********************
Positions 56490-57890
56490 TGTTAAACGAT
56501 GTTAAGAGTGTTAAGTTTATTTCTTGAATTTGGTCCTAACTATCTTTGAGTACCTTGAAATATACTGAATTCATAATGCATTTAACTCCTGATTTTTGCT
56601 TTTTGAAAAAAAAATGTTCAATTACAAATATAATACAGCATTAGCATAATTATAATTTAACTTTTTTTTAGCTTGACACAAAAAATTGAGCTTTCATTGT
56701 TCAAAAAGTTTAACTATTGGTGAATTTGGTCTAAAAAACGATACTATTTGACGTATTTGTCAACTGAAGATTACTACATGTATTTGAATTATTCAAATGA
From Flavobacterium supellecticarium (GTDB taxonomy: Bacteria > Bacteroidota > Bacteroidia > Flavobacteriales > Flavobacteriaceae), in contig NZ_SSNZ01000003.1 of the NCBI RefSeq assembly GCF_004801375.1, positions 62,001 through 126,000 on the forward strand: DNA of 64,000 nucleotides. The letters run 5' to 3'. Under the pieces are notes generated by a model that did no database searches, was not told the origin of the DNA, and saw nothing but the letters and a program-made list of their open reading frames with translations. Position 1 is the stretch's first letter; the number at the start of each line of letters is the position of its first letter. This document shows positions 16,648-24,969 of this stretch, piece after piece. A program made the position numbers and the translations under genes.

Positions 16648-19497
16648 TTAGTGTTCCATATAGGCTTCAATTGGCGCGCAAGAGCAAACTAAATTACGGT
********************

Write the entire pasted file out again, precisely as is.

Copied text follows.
Positions 56490-57890
56490 TGTTAAACGAT
56501 GTTAAGAGTGTTAAGTTTATTTCTTGAATTTGGTCCTAACTATCTTTGAGTACCTTGAAATATACTGAATTCATAATGCATTTAACTCCTGATTTTTGCT
56601 TTTTGAAAAAAAAATGTTCAATTACAAATATAATACAGCATTAGCATAATTATAATTTAACTTTTTTTTAGCTTGACACAAAAAATTGAGCTTTCATTGT
56701 TCAAAAAGTTTAACTATTGGTGAATTTGGTCTAAAAAACGATACTATTTGACGTATTTGTCAACTGAAGATTACTACATGTATTTGAATTATTCAAATGA
From Flavobacterium supellecticarium (GTDB taxonomy: Bacteria > Bacteroidota > Bacteroidia > Flavobacteriales > Flavobacteriaceae), in contig NZ_SSNZ01000003.1 of the NCBI RefSeq assembly GCF_004801375.1, positions 62,001 through 126,000 on the forward strand: DNA of 64,000 nucleotides. The letters run 5' to 3'. Under the pieces are notes generated by a model that did no database searches, was not told the origin of the DNA, and saw nothing but the letters and a program-made list of their open reading frames with translations. Position 1 is the stretch's first letter; the number at the start of each line of letters is the position of its first letter. This document shows positions 16,648-24,969 of this stretch, piece after piece. A program made the position numbers and the translations under genes.

Positions 16648-19497
16648 TTAGTGTTCCATATAGGCTTCAATTGGCGCGCAAGAGCAAACTAAATTACGGT